Shifting That Mindset

Most of  you know, I’m working from home these days (love it). Today I needed to visit my former school to help a colleague with some HP netbooks I had left for them to use. My friend and I chatted while I was on the phone with tech support (two hours later, we finally had an image restore file), and I was reminded how powerful one’s mindset is.

This friend epitomizes one who is willing and eager to learn, not afraid to try new things. She came into her position knowing absolutely nothing about technology or computers, yet this week she is THE support person as the network administrator is out of town. She’s jumping in, asking questions, trying techniques on her own–and learning. With a big smile on her face, she explained how she was able to set up some new laptops and get them on the network.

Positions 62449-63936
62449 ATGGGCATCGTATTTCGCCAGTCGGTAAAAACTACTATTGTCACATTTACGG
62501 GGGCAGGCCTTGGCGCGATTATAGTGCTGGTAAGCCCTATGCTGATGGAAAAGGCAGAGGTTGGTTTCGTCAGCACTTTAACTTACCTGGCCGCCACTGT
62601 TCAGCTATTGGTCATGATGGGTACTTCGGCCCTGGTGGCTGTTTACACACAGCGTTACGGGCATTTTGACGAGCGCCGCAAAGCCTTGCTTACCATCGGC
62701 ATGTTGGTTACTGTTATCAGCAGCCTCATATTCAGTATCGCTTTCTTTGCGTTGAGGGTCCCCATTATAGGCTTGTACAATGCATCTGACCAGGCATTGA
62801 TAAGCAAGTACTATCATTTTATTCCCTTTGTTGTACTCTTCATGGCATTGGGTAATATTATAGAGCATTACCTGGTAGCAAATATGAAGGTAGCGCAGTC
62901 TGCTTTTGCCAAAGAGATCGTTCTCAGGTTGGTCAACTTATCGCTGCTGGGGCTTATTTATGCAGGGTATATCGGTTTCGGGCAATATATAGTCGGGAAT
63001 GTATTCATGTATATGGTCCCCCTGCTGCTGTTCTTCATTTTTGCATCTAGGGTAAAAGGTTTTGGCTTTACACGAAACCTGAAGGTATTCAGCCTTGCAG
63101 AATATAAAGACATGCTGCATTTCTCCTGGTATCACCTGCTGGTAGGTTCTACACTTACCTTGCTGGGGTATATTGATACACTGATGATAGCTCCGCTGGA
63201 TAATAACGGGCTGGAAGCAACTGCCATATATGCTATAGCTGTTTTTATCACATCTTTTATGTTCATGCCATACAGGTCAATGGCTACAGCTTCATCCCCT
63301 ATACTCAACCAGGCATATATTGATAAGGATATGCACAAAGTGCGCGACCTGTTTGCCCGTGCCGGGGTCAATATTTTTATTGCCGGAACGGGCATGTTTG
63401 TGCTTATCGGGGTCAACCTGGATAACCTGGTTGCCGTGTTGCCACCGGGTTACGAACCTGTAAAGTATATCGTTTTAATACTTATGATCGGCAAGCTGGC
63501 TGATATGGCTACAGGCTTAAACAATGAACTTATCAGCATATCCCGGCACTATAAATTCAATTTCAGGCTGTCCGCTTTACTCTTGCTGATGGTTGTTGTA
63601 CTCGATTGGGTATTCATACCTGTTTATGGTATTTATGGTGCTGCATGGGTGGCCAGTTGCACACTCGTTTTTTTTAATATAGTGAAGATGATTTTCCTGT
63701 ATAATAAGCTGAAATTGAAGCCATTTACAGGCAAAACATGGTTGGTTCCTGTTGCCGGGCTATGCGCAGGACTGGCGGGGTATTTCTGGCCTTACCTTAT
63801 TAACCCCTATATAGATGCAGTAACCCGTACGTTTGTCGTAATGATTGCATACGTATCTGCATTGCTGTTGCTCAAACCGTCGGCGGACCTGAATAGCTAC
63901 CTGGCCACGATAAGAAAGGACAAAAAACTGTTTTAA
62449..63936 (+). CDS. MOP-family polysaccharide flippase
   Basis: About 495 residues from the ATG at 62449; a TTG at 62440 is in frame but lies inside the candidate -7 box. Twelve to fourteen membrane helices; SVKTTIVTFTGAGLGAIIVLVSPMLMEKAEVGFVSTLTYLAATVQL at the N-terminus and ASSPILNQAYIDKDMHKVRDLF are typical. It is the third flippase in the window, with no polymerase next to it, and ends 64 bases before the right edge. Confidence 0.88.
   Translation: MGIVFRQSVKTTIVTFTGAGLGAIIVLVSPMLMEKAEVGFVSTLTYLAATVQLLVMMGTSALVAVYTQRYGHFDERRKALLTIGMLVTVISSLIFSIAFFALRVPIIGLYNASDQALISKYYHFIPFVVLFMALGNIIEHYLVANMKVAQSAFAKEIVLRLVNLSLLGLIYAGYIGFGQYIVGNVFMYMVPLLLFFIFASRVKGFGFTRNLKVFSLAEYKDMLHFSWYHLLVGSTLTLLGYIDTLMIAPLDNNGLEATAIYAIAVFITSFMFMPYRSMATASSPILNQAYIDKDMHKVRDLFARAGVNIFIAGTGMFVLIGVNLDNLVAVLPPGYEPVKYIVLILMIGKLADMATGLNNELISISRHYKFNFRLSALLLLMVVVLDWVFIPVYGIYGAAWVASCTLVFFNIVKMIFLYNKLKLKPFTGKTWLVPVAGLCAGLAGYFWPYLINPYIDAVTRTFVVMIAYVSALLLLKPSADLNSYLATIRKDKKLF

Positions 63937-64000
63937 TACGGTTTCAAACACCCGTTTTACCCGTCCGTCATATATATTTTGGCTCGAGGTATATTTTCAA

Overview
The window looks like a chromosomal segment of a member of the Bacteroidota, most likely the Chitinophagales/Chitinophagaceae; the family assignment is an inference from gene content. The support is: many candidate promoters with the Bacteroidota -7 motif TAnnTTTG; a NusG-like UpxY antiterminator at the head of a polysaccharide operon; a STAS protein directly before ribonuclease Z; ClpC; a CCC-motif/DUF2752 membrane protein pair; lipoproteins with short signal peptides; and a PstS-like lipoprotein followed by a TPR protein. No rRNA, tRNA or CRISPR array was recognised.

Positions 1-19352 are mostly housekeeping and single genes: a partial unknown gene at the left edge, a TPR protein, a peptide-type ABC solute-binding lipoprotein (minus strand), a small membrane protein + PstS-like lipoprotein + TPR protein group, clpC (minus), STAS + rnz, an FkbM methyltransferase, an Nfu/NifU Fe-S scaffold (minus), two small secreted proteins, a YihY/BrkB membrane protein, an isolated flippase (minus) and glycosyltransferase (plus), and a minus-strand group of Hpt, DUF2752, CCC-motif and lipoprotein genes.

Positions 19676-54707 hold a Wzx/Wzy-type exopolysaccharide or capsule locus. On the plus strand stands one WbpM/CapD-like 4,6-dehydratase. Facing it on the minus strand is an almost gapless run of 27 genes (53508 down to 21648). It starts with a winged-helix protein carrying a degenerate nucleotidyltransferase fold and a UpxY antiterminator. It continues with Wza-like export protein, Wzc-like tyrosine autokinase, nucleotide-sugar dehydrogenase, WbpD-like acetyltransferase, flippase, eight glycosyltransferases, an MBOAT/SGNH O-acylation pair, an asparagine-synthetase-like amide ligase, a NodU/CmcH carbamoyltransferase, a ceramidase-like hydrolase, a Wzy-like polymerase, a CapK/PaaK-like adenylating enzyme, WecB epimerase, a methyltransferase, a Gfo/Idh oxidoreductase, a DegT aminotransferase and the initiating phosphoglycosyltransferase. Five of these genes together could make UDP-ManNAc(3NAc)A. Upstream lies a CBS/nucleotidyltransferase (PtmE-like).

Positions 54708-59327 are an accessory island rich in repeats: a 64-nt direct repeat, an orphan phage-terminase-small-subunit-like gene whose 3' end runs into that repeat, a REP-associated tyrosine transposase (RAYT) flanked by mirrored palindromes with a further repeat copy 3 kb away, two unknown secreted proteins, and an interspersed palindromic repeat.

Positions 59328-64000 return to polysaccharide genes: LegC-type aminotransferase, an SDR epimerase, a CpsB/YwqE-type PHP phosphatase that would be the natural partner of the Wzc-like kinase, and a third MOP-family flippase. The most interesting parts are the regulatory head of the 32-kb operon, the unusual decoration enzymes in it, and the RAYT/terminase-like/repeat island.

“Everything keeps changing,” she said about our new software. “But that’s ok because I can usually figure it out.”

Carol Dweck’s book Mindset changed my own thinking about intelligence and talent. And from her website, this quote truly resonates:

Benjamin Barber, an eminent sociologist, once said, “I don’t divide the world into the weak and the strong, or the successes and the failures… I divide the world into the learners and nonlearners.”

My friend is a learner with what Dweck calls a “growth mindset,” and it was so cool to see such confidence and enthusiasm. According to Dweck,

People with a growth mindset are also constantly monitoring what’s going on, but their internal monologue is not about judging themselves and others in this way. Certainly they’re sensitive to positive and negative information, but they’re attuned to its implications for learning and constructive action: What can I learn from this? How can I improve?

If only we could all frame our learning in this way.